CASA CEO outlines RPAS regulatory roadmap

By on 22 September, 2021

Image ©stock.adobe.com/au/bannafarsai

CASA CEO Pip Spence has outlined work on a regulatory roadmap to give the uncrewed aircraft sector direction and understanding of likely regulatory requirements.

“Historically, aviation regulation has been prescriptive… Today we understand the need to have outcome-based regulations and an approach that recognises that regulators don’t have all the answers,” Spence said in an address to Australia’s first Advanced Air Mobility Summit this month.

“This approach allows the aviation industry to have the flexibility to use the most appropriate systems and procedures to achieve the safety outcomes the community expects that are set out in the rules.

“The fast-growing and changing nature of the uncrewed sector means new safety and regulatory issues will emerge, demanding fresh thinking on behalf of the regulator, operators and individuals,” Spence added.

“I guess what is really being said is that how we regulate safety in the world of advanced air mobility is still evolving and will mature over time.”

CASA’s Aviation Safety Advisory Panel has set up a technical working group to co-design the roadmap with CASA.

The working group is addressing nine principles that cover issues such as regulatory cost, acceptable levels of safety, streamlining processes and supporting innovation.

The group has been asked to consider four core questions:

  • Where should CASA regulate?
  • Where can technology be leveraged to assist in regulation?
  • Where are non-technology solutions best suited?
  • How does Australia’s regulatory framework compare with the rest of the world and what needs to change to support global harmonisation?

“Today we understand the need to have outcome-based regulations and an approach that recognises that regulators don’t have all the answers,” said Spence.

“This approach allows the aviation industry to have the flexibility to use the most appropriate systems and procedures to achieve the safety outcomes the community expects that are set out in the rules.

“You can choose to use a means of compliance provided by the regulator or you can find a different way to comply as long as the equivalent safety outcomes can be achieved.”

Spence added that “For the uncrewed sector, which is the embodiment of innovation, freedom to work with the safety rules and not butt up against them as a hard barrier is essential”.

Spence noted that to date, almost 2,200 organisations have gained a Remotely Piloted Aircraft Operators Certificate, ranging from sole traders to large multi-national organisations.

Those organisations have nearly 30,000 drones registered, and there are around 22,000 Remote Pilot Licences on issue, with about 300 new licences issued on average each month.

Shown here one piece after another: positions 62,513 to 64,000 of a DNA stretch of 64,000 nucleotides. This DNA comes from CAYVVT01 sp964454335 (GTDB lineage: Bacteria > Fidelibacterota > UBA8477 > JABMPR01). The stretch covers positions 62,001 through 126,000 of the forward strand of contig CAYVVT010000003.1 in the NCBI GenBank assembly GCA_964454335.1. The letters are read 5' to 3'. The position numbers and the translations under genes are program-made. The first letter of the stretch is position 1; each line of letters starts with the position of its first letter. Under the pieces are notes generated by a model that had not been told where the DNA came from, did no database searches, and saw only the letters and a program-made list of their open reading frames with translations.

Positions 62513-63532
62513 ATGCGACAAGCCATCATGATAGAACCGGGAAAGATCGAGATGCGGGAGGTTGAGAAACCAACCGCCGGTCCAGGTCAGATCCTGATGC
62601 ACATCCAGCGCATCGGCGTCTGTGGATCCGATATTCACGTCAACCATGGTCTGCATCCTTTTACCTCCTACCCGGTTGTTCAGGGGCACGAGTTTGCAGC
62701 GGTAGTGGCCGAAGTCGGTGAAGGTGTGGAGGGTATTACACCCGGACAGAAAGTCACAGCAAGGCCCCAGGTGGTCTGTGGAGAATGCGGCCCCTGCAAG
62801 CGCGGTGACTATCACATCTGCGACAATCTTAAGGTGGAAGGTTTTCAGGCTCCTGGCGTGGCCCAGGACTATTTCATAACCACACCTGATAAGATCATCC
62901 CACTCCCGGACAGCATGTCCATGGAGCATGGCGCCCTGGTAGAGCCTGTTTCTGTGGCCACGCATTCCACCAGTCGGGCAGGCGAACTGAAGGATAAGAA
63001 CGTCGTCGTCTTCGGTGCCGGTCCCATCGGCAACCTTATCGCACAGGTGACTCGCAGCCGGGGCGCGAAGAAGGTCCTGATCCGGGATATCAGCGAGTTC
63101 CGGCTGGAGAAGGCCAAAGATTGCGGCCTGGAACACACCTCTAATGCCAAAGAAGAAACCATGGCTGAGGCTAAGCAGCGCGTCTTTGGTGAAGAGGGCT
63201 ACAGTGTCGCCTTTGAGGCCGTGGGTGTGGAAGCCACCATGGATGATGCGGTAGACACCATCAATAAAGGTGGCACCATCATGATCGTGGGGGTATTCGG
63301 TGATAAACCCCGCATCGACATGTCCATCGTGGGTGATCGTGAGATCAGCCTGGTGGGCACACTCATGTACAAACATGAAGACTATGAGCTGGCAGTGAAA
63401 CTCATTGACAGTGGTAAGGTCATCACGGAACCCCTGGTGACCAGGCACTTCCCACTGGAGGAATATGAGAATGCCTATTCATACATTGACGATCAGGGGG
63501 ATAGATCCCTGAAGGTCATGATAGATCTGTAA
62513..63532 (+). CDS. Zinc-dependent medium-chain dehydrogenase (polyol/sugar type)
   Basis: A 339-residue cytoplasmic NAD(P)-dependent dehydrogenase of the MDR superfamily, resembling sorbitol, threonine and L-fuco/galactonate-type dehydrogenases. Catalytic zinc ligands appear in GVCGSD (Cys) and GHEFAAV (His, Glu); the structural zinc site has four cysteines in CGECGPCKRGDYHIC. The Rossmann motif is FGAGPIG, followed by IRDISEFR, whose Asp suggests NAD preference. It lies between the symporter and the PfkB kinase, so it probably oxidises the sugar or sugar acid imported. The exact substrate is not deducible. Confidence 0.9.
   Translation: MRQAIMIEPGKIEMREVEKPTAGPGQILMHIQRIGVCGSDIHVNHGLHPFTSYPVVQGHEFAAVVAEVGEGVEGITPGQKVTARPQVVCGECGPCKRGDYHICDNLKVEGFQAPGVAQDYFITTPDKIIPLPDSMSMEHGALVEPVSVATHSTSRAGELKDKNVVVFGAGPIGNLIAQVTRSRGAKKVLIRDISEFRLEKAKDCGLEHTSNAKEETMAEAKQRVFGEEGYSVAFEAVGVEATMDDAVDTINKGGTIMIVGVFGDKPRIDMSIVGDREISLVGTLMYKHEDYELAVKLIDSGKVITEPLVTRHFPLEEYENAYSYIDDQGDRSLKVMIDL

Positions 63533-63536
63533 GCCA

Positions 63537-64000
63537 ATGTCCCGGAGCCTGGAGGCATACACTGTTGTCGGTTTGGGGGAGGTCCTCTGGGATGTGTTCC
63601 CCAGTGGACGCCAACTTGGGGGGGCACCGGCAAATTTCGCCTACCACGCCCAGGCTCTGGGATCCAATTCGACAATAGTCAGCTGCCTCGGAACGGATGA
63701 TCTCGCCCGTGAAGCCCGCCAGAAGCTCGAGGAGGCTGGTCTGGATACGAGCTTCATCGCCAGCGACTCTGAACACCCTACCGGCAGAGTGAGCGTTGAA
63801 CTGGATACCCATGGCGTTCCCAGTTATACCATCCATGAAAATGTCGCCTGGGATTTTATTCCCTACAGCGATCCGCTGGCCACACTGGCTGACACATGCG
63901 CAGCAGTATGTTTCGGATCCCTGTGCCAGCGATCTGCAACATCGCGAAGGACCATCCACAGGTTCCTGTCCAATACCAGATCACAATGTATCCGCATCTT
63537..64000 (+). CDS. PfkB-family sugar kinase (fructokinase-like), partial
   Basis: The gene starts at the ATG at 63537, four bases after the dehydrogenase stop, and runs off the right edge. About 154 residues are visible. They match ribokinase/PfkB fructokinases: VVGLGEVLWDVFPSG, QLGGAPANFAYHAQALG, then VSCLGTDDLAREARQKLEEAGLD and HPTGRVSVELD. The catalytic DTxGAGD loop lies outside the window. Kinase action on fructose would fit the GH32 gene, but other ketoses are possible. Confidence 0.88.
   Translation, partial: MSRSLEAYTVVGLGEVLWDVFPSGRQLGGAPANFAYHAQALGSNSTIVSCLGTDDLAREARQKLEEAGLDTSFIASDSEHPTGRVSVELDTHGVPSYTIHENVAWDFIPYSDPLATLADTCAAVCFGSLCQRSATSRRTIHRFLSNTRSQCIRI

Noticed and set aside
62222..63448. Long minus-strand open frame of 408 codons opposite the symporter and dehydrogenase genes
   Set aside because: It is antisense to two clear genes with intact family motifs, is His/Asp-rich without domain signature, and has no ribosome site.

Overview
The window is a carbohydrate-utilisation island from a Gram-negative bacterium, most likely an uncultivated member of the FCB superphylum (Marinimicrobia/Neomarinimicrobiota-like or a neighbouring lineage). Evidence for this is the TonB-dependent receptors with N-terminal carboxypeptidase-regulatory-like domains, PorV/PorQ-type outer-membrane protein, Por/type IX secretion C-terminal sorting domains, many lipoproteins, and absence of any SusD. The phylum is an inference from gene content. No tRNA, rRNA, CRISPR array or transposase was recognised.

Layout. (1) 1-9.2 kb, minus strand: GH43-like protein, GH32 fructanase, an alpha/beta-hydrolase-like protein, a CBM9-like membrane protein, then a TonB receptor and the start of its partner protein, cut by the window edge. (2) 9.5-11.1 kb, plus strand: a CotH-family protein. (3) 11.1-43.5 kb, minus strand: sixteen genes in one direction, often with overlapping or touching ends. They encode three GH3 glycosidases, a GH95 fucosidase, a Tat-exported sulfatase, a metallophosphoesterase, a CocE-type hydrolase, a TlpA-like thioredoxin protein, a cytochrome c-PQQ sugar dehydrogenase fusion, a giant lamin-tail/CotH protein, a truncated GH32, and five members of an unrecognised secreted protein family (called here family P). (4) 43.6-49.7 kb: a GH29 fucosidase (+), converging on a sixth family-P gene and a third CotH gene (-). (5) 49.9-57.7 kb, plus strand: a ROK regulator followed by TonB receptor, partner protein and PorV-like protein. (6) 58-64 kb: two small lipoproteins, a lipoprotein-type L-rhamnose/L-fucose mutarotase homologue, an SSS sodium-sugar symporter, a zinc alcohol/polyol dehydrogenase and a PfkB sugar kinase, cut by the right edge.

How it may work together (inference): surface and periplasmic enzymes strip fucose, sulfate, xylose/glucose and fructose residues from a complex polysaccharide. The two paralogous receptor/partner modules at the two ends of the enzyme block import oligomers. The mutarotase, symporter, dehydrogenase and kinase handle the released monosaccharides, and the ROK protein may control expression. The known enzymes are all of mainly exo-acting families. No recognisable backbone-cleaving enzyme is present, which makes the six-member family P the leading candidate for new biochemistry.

“It won’t take long before that overtakes the number of traditional pilots in Australia,” she said.

With regard to ongoing work with regulations, Spence noted that “Safety is of course the number one priority, but we also have a responsibility to ensure regulations and requirements do not stop businesses and individuals reaching their potential and being rewarded for their efforts”.

“This is particularly important in fast growing and innovating sectors where the burden of unnecessary red tape can stymie new ideas and discourage investment at critical points.”

Spence also said that it is “vital that open dialogue between CASA and the uncrewed and Advanced Air Mobility sector continues as we all understand there is no end point for these discussions, but rather they are steps along a path to a future we are still defining.

“Despite the fact that we are designing a future in aviation without knowing the what the full picture looks like, there are some areas of focus for CASA and other regulators right now,” she added.

Those areas of focus include:

  • the design, certification and airworthiness of new aircraft
  • the design and implementation of future airspace arrangements
  • training and licensing standards for pilots/controllers
  • standards for ground infrastructure

Spence acknowledged that “Australian Association for Unmanned Systems members have expressed concern about the time it takes for applications like this to be assessed and processed.

“This is an entirely valid concern…,” she said, adding that “it is obvious smarter solutions are needed to efficiently deliver the appropriate safety outcomes without becoming a red tape hurdle”.

“We’ve now created standard scenarios for assessment which can be applied to a wide range of situations — particularly for beyond-visual-line-of-sight applications,” she said.

“For each standard scenario there is guidance material, including information about how to assess an area, and the risk mitigations and procedures required to support the application.

“In this way we are making the whole process simpler.”

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